The Edict of Thessalonica

The Edict of Thessalonica, issued by three Roman emperors in 380 AD, marked the beginning of Christendom.

The persecution of the early Christian Church under the Roman Empire had been temporarily halted for the first time in the early fourth century, with the emperors Constantine the Great and Licinius I, who respectively led the western and eastern parts of the empire, issuing the Edict of Milan in 313. The edict determined that Christians ought to be treated with benevolence within the Roman Empire. Constantine’s successors, Constantius II and Julian the Apostate, favored paganism, Arianism, and Judaism over Christianity, however.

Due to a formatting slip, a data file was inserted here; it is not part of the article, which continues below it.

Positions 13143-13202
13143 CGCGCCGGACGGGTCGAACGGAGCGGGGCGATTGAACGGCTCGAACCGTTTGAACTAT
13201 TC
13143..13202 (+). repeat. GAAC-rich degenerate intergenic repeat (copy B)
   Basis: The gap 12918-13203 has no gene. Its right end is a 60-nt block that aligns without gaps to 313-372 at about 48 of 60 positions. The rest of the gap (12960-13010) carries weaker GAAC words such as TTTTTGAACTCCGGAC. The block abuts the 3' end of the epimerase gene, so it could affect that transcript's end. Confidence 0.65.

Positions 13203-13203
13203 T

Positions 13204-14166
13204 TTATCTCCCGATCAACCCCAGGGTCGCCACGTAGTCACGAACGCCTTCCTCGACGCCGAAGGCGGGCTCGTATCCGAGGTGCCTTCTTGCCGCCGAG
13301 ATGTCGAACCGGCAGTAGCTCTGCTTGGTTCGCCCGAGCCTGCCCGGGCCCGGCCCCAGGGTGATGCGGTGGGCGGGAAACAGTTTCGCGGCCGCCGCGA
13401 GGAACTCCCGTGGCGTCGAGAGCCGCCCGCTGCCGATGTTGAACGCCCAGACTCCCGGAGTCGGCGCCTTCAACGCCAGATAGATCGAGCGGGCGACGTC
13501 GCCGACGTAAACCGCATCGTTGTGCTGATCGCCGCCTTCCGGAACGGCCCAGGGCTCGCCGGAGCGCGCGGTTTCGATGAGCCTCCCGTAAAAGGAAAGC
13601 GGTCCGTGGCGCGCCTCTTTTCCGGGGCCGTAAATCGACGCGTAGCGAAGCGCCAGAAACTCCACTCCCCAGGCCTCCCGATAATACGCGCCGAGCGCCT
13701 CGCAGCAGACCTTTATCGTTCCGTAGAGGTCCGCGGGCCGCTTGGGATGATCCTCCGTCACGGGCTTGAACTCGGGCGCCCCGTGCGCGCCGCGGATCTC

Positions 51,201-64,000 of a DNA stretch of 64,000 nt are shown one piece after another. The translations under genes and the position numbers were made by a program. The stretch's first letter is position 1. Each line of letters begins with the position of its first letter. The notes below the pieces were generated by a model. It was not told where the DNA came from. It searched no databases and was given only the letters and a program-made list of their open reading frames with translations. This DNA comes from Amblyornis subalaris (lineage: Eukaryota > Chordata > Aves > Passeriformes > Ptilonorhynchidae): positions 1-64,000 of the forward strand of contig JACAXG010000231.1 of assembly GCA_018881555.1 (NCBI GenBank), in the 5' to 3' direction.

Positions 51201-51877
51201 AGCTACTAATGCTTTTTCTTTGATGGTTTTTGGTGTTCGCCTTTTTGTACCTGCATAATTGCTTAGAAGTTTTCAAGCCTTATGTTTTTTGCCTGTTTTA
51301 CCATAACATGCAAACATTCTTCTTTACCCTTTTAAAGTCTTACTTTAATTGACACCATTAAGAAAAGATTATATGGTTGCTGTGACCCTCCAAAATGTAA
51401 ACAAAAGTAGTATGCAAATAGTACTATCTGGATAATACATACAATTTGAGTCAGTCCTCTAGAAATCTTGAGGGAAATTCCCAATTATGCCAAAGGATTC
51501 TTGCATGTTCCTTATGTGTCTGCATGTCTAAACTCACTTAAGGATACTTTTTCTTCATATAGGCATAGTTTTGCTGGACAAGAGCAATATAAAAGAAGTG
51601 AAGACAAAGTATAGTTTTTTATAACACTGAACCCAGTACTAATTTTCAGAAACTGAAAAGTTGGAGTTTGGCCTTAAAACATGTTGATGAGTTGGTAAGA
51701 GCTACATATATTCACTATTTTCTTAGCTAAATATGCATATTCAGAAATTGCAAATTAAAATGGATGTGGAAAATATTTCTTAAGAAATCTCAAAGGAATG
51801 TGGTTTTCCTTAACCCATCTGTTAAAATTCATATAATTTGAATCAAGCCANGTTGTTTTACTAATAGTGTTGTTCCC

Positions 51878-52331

The Constantinian dynasty ended in 364 AD, to be succeeded by the Valentinians. The Valentinians would rule the Western Roman empire until 392 and the East until 378. The first two emperors of this dynasty, Valentinian I and Valens, were either impartial towards Christianity or favorable towards the Arians.

In 367 things started to change radically for Christianity in the Roman Empire. Gratian, son of Valentinian I, succeeded Valens as Roman emperor. Gratian refused participation in the imperial cult and removed some pagan idols from public spaces in Rome. He appointed the Christian bishop Ambrose as his chief advisor. ...

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